A few years ago I had the privilege of leading a school pilgrimage to the Holy Land. We visited Jordan, Palestine and Israel, with land crossings between those countries. Of course, these transits were not pleasant experiences: long delays, arrogant officials, humiliating baggage, personal inspections, and exhaustive interrogations. But all of this was what we expected, and part of the joys of travel. What we did not expect, however, was a far worse experience in the church where the death and resurrection of Jesus, the whole Easter drama, is remembered.
The Church of the Holy Sepulchre has been standing on the reputed site of Calvary and the Tomb of Jesus since the days of King Constantine (4th Century CE) and is a vast, gloomy, shabby conglomeration of churches and chapels, uneasily shared by several Christian denominations. It is usually very hard to get inside it because of the huge numbers of tourists who go there, but one night while we were in Jerusalem, I heard at the hostel where we were staying that the church would be open all night for visitors. So I gathered a group of students and staff together at 1.30am, and we walked through the empty streets of the old city to have a look around without having to fight our way in. There were very few people in the building at that time, but a liturgy was in process outside the monument which contains what is revered as the actual tomb from which Jesus rose. Elaborately robed clergy chanted in an ancient language, and the scene was made even more surreal by the clouds of smoke coming from candles and incense. We stood reverently and watched for a while, until one of the robed officials (A priest? A bishop? A caretaker? We were not sure) strode over to us and demanded in a loud and peremptory manner that we go away. “Catholics come back in daytime!” He ordered.
We left and sat on the steps outside in the coolness of the night. One of our party, a young man who was on the very edge of the ‘church’ said to me. “Well, that’s it, if that’s Christianity, I want nothing more to do with it, ever again.”
Sadly, the Church of the Holy Sepulchre is not the recommended place to encounter the living Christ today. Disputes between the various denominations who use it have over the years occasionally come to physical violence, and the Israeli Army has been called in to restore order between fighting priests and monks.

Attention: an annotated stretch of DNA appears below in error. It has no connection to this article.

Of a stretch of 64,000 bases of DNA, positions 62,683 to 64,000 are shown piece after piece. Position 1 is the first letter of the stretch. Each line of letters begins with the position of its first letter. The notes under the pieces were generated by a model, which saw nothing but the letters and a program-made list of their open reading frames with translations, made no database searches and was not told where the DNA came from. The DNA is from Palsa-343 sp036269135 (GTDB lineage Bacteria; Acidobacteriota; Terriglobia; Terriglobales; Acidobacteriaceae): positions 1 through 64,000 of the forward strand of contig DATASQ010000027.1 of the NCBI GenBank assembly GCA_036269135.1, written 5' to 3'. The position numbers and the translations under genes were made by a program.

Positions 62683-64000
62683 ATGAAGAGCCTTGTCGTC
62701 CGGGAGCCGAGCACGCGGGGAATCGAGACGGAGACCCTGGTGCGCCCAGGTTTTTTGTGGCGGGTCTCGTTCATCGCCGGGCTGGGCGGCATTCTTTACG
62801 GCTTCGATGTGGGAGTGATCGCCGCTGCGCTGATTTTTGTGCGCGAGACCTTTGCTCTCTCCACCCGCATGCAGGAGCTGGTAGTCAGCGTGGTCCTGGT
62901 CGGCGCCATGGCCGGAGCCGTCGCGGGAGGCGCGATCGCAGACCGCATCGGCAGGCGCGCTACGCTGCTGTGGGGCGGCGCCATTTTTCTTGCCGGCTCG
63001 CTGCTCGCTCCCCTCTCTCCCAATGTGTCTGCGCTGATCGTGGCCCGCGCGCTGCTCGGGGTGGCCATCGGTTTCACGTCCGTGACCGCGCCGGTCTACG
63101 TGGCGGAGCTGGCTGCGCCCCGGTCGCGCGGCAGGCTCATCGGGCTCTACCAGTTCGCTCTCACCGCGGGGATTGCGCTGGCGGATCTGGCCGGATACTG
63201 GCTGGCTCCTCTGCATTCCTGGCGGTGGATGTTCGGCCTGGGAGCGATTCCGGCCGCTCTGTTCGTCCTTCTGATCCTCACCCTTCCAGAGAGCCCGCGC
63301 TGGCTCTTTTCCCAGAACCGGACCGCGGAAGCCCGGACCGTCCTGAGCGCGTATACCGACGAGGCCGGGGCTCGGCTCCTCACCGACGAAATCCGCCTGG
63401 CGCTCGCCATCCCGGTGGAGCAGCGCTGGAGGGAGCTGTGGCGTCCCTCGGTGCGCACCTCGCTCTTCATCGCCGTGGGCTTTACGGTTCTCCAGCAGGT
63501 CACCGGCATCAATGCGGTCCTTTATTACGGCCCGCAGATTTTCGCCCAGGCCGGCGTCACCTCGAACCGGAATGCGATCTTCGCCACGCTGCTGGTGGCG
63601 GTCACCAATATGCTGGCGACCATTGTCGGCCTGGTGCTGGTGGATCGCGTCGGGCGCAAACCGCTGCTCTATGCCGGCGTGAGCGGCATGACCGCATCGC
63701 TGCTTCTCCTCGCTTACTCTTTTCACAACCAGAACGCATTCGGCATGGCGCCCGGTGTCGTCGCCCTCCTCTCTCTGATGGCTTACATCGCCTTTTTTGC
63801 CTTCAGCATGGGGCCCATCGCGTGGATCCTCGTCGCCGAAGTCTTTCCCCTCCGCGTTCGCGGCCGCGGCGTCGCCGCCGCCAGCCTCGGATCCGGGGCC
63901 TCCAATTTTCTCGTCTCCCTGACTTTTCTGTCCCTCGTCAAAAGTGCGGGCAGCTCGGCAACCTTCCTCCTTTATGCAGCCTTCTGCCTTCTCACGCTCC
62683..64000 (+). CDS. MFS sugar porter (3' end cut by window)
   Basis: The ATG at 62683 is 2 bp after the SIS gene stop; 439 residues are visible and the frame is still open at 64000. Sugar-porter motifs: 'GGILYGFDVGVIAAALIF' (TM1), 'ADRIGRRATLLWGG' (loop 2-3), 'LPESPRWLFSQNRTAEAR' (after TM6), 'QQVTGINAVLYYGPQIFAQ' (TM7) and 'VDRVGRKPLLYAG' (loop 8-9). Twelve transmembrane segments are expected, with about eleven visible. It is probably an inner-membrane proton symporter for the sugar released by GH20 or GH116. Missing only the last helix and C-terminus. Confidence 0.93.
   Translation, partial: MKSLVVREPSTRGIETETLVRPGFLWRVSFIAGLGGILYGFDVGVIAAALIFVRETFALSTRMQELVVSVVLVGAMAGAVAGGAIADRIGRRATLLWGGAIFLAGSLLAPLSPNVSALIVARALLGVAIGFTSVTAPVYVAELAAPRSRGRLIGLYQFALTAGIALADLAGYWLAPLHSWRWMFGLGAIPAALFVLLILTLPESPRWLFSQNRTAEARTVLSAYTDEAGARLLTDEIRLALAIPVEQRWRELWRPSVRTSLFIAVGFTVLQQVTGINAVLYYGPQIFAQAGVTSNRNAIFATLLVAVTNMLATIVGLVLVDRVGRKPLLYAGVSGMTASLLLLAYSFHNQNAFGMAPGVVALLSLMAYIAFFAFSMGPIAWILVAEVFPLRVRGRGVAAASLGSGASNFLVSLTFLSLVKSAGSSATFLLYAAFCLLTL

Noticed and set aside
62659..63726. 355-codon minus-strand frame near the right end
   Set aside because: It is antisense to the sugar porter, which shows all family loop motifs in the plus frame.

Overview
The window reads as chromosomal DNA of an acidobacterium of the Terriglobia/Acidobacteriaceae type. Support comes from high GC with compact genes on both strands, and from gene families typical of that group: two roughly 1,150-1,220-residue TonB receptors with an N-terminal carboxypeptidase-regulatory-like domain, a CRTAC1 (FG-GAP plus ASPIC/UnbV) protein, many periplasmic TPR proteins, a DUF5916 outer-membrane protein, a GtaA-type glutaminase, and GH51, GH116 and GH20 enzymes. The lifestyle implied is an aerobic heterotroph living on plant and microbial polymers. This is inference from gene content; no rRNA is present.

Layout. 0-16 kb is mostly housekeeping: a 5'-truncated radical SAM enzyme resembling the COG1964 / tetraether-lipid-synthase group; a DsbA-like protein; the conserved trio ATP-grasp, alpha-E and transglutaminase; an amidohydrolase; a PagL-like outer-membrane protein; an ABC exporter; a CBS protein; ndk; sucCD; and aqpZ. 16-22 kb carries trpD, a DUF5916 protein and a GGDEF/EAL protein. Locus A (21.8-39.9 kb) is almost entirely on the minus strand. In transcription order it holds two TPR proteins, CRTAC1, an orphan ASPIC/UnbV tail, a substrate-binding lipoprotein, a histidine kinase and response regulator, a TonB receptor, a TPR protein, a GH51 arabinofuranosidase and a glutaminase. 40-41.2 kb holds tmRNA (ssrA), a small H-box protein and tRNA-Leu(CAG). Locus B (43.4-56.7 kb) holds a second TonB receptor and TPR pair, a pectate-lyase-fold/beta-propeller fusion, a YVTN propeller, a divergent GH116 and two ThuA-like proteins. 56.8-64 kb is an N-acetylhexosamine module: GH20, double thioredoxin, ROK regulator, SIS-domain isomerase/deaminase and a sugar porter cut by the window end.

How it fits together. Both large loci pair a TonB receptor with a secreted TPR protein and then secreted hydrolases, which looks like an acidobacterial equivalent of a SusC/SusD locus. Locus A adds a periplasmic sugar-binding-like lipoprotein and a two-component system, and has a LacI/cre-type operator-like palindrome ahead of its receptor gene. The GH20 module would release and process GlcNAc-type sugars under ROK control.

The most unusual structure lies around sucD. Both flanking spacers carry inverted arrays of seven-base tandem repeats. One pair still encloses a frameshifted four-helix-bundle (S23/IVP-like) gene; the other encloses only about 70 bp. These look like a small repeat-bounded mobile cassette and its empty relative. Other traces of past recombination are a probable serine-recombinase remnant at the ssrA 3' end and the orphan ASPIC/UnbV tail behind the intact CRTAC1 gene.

However, reflecting on that experience, it illustrates for us the whole point of Easter. Jesus did not come to save a perfect world, but an imperfect one. He came to show us that forgiveness is available to us through his death, and an abundant and eternal life through his resurrection. The fact that the very place where these events are remembered is a place of dispute and sectarianism illustrates the whole Easter drama so well. We are all in need – even the most ‘holy’ of us – of the presence of the Risen Christ in our lives; hopefully that presence can restore, refresh and revitalise our world.
A verse from a well-loved Good Friday hymn puts it:
O dearly, dearly has he loved
and we must love him too,
and trust in his redeeming blood,
and try his works to do.
Wishing you all a blessed and wonderful Easter season.
Rev Tony Murray-Feist
WHOLE SCHOOL PHOTOGRAPH 2018 - DON’T MISS YOUR CHANCE TO OWN A PIECE OF ALL SAINTS’ COLLEGE HISTORY!
The first All Saints’ College Whole School photograph was taken in 1993 when there were just 850 students from Years 1 to 12. This tradition has continued every five years since, with the College capturing a photographic record of the entire College population for posterity.
Next term, the 1 450+ staff and students from Pre-K to Year 12 will have their picture taken at the College to create our sixth Whole School photograph. These photos are taken individually during our upcoming photo days and produced into a composite image of everybody.
A limited run of just 250 Whole School photographs is being produced. To ensure you secure a copy, please take advantage of our pre-order service by selecting one of two options below by 30, April 2018.
1 – The cost of the photograph ($59.95) is added to your child’s school fees (no immediate payment necessary)
2 – Paying now by credit card - $62.95 (inclusive of Trybooking fees)
(When selecting either option, you will be asked to list the name of your eldest child at the school. This allows us to readily track and place your order).
Your image will be delivered to the College as a rolled poster, laminated and printed both sides with the photograph on the front and names on the back, inside a cardboard tube.
All orders will be delivered to the College early in Term 3 and available for collection from Senior School Reception.
Click HERE to pre-order.